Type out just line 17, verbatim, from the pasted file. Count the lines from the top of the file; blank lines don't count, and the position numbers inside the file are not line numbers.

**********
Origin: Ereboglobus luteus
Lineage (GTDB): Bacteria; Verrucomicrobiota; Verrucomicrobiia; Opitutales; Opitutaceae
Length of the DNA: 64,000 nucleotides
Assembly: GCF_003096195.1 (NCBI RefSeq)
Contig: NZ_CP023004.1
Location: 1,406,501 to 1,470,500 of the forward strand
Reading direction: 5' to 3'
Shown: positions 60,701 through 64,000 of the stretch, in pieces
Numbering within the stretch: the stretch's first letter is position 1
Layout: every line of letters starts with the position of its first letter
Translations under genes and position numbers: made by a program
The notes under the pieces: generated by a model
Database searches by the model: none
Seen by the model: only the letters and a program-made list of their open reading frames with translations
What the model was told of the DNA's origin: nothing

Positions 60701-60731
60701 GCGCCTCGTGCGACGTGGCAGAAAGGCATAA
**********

60701 GCGCCTCGTGCGACGTGGCAGAAAGGCATAA